Category Archives: Alonnisos – Beaches

Milia Bay/Beach and the Milia Bay Hotel-Apartments

Milia Bay and beach is nestled among hills and pine trees and is a wonderful place to take a swim and spend the day. As the photo to your right shows, the beach at Milia is spacious enough to accommodate a number of visitors, but is still small enough to limit crowds of people from showing up on any given day.

Like most beaches in Alonnisos, Milia Bay is comprised of stones as opposed to sand (see photo below left), so for optimum comfort you’ll either need to rent a beach chair, use a heavy-duty beach mat, or have an air mattress (lie-low in the UK) to lie on. To see a brief YouTube video that shows a view of this beautiful beach from the sea, click here.

Milia Bay is located perhaps five kilometers from the port town of Patitiri, and eight kilometers from the Old Village of Alonnisos. Because of this distance, walking there would be quite challenging for most people, so that means you’ll most likely need to either rent a motorbike or a car to get there. Years ago the road down to this beach was made of dirt and was very rough, but now it is paved and very smooth. If you do drive a rental car there, please note that parking is quite limited at Milia Bay, and that there is a private driveway just before the beach that should not be blocked.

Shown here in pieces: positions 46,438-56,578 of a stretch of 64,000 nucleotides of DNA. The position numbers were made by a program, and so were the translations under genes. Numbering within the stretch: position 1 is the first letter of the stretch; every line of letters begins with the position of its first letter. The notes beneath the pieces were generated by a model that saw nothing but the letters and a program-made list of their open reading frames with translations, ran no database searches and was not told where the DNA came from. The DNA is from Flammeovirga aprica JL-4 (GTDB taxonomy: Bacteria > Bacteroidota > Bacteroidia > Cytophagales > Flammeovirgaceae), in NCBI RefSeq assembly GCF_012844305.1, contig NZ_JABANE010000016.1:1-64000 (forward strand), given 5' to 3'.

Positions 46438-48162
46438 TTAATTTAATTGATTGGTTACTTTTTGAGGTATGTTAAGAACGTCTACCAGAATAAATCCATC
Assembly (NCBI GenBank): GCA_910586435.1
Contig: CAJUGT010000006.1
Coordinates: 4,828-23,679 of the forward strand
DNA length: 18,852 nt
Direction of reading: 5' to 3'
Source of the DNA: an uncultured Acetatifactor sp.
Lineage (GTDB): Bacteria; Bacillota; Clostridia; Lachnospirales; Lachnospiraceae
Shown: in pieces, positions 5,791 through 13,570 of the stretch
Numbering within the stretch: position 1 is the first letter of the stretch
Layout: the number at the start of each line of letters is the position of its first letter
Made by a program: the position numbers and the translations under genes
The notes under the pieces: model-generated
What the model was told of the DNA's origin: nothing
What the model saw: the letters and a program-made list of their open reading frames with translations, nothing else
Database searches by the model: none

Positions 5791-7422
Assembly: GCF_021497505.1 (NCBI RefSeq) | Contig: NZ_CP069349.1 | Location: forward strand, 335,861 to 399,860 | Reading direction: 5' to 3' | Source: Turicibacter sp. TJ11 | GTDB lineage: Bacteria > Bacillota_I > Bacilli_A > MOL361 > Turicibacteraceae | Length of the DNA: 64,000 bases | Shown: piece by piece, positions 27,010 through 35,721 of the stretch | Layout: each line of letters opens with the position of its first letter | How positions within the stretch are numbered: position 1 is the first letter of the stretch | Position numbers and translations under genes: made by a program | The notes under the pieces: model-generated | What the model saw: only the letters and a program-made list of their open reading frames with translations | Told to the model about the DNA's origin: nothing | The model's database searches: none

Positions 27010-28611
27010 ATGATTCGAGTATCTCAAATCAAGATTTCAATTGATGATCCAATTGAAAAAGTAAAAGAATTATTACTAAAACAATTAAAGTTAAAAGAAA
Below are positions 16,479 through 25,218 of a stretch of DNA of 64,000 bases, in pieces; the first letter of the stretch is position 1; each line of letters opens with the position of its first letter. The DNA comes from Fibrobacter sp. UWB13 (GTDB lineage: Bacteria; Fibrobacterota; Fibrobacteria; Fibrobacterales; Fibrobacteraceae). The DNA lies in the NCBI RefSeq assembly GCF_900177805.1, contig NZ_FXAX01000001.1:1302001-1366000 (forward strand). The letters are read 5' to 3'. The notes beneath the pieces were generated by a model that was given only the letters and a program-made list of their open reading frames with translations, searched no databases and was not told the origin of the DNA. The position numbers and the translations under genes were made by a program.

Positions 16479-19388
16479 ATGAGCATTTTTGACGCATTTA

Milia Bay Hotel and Apartments

To my knowledge, there is no restaurant or taverna located on the beach, but that may have changed as of the date I’m updating this post (January 2016). Located above the bay (i.e., on the way down to the beach), however, there is a gorgeous property called the Milia Bay Hotel and Apartments (see photo to your right) that Fodor’s identifies as one of the best places to stay in all of Greece. In addition to excellent accommodations, they also serve delicious food. During each of trips since 2009 we’ve always made it a point to have lunch there, and each time we found the food to be excellent and the service was great as well.

The Milia Bay Hotel/Apartments are owned and operated by a very friendly woman named Vivian, along with her very hospitable son Andreas and daughter Liza (pictured to the left). If you are reading this post and haven’t yet selected accommodations on the island, you might want to consider staying at this hotel, as it truly is a beautiful place. For full details about this property, click here.

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Lefto Gialos Beach and the Eleonas Estiatorio